Welcome back to our series on exploring Latin culture and language through music! In this series, we break down the most popular Latin music genres, giving you a complete overview of how they came to be and exclusive info on what’s trending! Today’s episode is all about cumbia music, and how a folkloric courting dance became an international phenomenon and turned into one of the largest genres of Latin music!
We will cover:
- Cumbia history & cumbia dance
- Popular cumbia artists & cumbia songs
- Fun cumbia facts that will make you a certified trivia expert on the subject matter!
- To help with your Spanish listening skills, we have attached a cumbia playlist for you to embrace the diversity of sound of Latin America.
Before we get started, cumbia is the type of music that makes you want to move, whether you like it or not! Don’t believe me? Pop on this classic cumbia song while you read and see if you can resist.
What is Cumbia Music? A Quick Overview of Cumbia!
In this section, we go over where cumbia got its start and dip into a bit more of the history!
Colombia, Argentina, México, Chile
Iconic cumbia artists:
Sonora Dinamita (Colombia), Pastor López, Ráfaga (Argentina)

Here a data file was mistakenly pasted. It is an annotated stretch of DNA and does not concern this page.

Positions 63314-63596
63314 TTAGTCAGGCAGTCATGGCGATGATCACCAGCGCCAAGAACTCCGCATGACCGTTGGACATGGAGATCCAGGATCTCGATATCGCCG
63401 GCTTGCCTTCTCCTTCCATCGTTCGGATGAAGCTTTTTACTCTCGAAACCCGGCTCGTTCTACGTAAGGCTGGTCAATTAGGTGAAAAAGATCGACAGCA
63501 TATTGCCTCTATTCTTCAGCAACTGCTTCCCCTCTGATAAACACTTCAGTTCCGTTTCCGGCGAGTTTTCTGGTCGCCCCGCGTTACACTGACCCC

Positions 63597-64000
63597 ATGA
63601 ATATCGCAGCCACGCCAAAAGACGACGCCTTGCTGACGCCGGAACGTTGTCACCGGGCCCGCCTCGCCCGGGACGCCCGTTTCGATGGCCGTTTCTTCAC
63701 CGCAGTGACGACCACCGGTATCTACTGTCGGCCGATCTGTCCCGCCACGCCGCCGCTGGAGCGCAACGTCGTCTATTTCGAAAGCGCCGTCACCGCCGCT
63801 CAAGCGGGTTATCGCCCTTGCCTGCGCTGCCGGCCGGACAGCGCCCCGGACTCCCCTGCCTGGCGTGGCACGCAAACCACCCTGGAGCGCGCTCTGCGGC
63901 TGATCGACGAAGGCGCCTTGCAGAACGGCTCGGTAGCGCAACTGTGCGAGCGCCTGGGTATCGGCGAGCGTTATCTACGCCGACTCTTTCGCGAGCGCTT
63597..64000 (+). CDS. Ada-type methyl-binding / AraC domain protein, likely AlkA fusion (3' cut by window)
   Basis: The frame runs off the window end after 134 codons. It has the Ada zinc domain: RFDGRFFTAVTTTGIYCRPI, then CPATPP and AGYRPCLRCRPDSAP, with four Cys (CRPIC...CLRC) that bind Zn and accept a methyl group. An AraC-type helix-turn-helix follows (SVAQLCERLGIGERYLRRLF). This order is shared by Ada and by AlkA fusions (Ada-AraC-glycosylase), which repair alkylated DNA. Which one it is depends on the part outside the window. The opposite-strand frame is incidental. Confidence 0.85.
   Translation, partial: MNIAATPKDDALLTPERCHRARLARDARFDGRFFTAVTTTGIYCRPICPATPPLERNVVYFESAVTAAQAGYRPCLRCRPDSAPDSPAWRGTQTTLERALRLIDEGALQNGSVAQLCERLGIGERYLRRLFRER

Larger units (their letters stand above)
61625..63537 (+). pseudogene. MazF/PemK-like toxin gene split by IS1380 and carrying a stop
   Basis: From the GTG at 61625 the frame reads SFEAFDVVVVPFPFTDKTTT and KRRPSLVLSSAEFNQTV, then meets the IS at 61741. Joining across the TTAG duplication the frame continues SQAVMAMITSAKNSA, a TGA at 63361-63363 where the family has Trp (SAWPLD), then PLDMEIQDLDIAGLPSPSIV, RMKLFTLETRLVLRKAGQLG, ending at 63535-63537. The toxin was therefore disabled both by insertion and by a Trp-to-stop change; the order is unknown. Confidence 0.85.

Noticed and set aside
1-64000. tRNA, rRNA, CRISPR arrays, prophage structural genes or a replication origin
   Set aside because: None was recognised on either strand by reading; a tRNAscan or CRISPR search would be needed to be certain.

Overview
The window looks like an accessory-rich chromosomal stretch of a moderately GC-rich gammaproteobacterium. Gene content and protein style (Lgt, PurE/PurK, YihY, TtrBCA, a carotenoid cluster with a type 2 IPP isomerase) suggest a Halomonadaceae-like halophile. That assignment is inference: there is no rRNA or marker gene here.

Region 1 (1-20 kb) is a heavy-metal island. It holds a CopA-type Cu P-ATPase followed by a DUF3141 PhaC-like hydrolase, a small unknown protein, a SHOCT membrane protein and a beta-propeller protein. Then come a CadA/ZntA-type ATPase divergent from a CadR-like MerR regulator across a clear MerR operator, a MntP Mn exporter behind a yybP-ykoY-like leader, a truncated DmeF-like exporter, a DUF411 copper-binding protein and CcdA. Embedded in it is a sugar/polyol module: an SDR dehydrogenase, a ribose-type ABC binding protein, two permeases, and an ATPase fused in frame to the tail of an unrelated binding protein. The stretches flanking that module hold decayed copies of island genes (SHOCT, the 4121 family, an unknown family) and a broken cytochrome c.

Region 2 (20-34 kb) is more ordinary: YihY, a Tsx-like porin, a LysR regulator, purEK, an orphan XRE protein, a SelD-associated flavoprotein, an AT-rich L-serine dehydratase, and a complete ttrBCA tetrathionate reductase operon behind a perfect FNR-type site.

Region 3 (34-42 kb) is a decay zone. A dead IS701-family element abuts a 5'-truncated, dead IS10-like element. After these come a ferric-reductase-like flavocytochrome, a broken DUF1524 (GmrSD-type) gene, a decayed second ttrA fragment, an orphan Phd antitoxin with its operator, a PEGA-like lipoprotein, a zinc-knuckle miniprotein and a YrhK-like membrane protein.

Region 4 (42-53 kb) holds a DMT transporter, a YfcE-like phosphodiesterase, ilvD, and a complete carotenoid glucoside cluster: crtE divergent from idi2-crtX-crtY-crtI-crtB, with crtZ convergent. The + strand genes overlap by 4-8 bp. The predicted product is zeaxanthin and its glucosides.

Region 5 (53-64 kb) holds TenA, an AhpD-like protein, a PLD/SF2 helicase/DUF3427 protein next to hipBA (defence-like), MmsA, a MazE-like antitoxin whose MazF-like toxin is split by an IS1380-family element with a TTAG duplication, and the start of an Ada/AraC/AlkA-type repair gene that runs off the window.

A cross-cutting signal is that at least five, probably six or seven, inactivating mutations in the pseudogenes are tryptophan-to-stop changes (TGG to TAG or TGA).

Origins of Cumbia Music
Cumbia is the prodigal child of Colombia. Although cumbia’s origin is somewhat shrouded in folkloric mystery, it is said to originate from a traditional indigenous courtship dance on the coast of Colombia. Despite its original reputation as working-class populist music, cumbia slowly permeated all levels of society and became one of the most popular genres in the “land of a thousand rhythms”.
Today, cumbia is an international ballroom sensation and a fusion of African drums, indigenous wind instruments, and European melodies. This fusion formed throughout the 1800s and was largely popularized throughout Colombia and internationally by the mid-1950s.
So what countries produce cumbia today? And how are they different?
|Fun Cumbia Fact: Did you know that Colombia is said to have 1,025 different folk rhythms? Read more about Colombian music and cumbia here!|
Types of Cumbia: Colombia v. Argentina v. Mexico
In this section, we cover the basic differences between Colombian, Argentine, and Mexican cumbia and why they have so much influence.
Mexican Cumbia Puts Its Own Spin On a Colombian Classic
Mexican cumbia an adapted version of Colombian cumbia, bringing its own instruments and sounds to the mix. The settings of the songs are more in the country and reminiscent of Mexican ranchera music. The Mexican cumbia is danced in couples with a 2/2 beat.
When Colombian singer Luis Castandet immigrated to Mexico in the 1940’s, he started collaborating with local artists and the music took off, reaching its peak in the late 80’s and throughout the 90’s. Selena, Mexican-American pop princess, adopted cumbia into her Latin pop style and carried it all the way into the thousands. Mexicans were hooked on cumbia!
Argentina Electrifies Cumbia with Electronic Instruments and Raunchy Lyrics
In Argentina, the cumbia is almost unrecognizable and sounds akin to hip-hop, with sometimes less than tasteful lyrics and booty bumpin’ beats of reggaeton. Why is that?